The Independent View: The Liberal Democrats and civil society

It’s been a tricky 18 months for Lib Dems and charities. Of course the party has traditionally been close to the voluntary sector. Many current parliamentarians previously worked in it. But the Lobbying Act opened up a serious rift. Charities are now suffering the consequences of this illiberal and undemocratic limit on their free speech. With an election fast approaching, how has the party tried to heal the wounds?
This year at ACEVO – the social leaders’ network – we decided to do go beyond the usual third sector manifesto-writing and ask a range of Lib Dems to set out in detail their vision for civil society and politics. The result was The Yellow Book of the Voluntary Sector, a book of essays we published at conference in Glasgow. Its contributors show promise in their view of the voluntary sector, but there’s still some way to go.

Nick Clegg’s foreword was clear that “Whitehall does not have all the answers and very often it is the charities out on the front line who best understand how to help their communities”. All very well.

But charities will be confused by what he said next. Despite having personally voted for the Lobbying Act he claims “the sector must also continue to make itself heard in the debate over Britain’s future – whether on welfare reform, international development; whether on protecting our natural environment to promoting more diversity in our politics”. It’ll be hard to do this while the Act is in force.

The other essays show a clear awareness of charities’ ability to promote political engagement, specially among young people. Other contributors – including Ibrahim Taguri PPC, Kelly-Marie Blundell PPC and Norman Lamb MP – show that they see charities as integral to tackling child poverty, welfare dependency and the ageing population.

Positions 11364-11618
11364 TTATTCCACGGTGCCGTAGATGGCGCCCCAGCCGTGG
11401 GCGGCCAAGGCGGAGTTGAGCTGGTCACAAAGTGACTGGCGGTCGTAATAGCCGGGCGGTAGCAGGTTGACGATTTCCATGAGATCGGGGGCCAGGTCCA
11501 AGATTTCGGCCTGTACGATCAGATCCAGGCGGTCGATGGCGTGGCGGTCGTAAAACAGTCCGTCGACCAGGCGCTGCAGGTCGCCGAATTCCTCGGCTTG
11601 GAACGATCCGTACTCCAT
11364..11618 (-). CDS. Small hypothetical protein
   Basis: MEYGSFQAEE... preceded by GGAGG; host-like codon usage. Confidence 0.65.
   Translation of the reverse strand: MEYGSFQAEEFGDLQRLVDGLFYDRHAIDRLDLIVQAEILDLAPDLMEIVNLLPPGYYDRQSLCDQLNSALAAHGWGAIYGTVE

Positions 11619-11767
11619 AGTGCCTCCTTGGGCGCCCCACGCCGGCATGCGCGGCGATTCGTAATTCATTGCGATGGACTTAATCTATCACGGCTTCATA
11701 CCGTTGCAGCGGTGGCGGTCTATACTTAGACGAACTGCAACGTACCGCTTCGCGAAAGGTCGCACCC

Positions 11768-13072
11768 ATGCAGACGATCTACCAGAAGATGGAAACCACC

Martin Horwood MP tackles the free speech issue head on. He’s acutely aware that “Liberal Democrat philosophy is made for the third sector,” and that Lib Dems won’t pander to the Tory backbenchers who don’t see political campaigning as legitimate for charities to do. But he also recognises that Lib Dems haven’t had terribly much to say about charities recently. The party have no official third sector spokesman. When Danny Alexander announced more than £400 million to increase NHS service provision this winter, he didn’t mention charities’ ability to reduce demand on frontline services – and the fact they can improve the quality of personalised care all round.

So the contributions to the Yellow Book show that the Lib Dems are positive in principle, but not yet in practice, towards the voluntary sector. If Nick Clegg really supports charity campaigning, this book shows he’ll have support from within his own ranks. Martin Horwood says explicitly that his first priority would be to review the impact of the Lobbying Act on free speech. If the Lib Dems are in government again from next May, they should reignite their historical links to a sector whose values of social justice and citizen action it should wholeheartedly support. Let’s hope their promises are followed through.

The Independent View‘ is a slot on Lib Dem Voice which allows those from beyond the party to contribute to debates we believe are of interest to LDV’s readers. Please email [email protected] if you are interested in contributing.

* George Bangham is Policy Officer at ACEVO, the social leaders network’

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This entry was posted in Op-eds and The Independent View.


  • Tony Dawson 15th Oct '14 - 4:18pm

    Wasn’t there a Minister for ‘Civil Society’?

  • Simon Banks 16th Oct '14 - 8:41pm

    Well said. We may at times be in danger of forgetting it, but the idea of free association and co-operation to change the world is in the soul of Liberalism. That is also the ethos of the voluntary sector, though some large voluntary organisations, under pressure from Tory and Labour governments and now the coalition, have become more and more like quite aggressive businesses, seeking if not to maximise shareholder handouts, to increase business and market share.

    They tend not to be the most spirited campaigners.

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